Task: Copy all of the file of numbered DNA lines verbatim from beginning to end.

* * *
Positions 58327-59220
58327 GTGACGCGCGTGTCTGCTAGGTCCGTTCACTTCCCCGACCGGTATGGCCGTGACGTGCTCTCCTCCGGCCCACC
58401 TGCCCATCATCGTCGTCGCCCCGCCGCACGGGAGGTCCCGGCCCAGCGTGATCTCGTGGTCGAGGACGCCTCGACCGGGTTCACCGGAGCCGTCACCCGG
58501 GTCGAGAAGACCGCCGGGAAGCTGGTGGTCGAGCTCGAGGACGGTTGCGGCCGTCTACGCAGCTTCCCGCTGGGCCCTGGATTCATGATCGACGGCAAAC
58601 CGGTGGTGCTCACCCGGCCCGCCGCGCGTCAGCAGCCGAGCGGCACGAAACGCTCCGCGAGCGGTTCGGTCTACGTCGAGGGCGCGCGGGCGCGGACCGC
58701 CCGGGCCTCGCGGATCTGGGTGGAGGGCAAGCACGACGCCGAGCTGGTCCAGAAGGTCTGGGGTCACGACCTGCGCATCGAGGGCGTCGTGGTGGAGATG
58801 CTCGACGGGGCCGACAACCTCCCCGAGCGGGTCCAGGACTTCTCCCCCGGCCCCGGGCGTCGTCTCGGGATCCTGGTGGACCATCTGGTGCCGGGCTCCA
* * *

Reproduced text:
Positions 58327-59220
58327 GTGACGCGCGTGTCTGCTAGGTCCGTTCACTTCCCCGACCGGTATGGCCGTGACGTGCTCTCCTCCGGCCCACC
58401 TGCCCATCATCGTCGTCGCCCCGCCGCACGGGAGGTCCCGGCCCAGCGTGATCTCGTGGTCGAGGACGCCTCGACCGGGTTCACCGGAGCCGTCACCCGG
58501 GTCGAGAAGACCGCCGGGAAGCTGGTGGTCGAGCTCGAGGACGGTTGCGGCCGTCTACGCAGCTTCCCGCTGGGCCCTGGATTCATGATCGACGGCAAAC
58601 CGGTGGTGCTCACCCGGCCCGCCGCGCGTCAGCAGCCGAGCGGCACGAAACGCTCCGCGAGCGGTTCGGTCTACGTCGAGGGCGCGCGGGCGCGGACCGC
58701 CCGGGCCTCGCGGATCTGGGTGGAGGGCAAGCACGACGCCGAGCTGGTCCAGAAGGTCTGGGGTCACGACCTGCGCATCGAGGGCGTCGTGGTGGAGATG
58801 CTCGACGGGGCCGACAACCTCCCCGAGCGGGTCCAGGACTTCTCCCCCGGCCCCGGGCGTCGTCTCGGGATCCTGGTGGACCATCTGGTGCCGGGCTCCA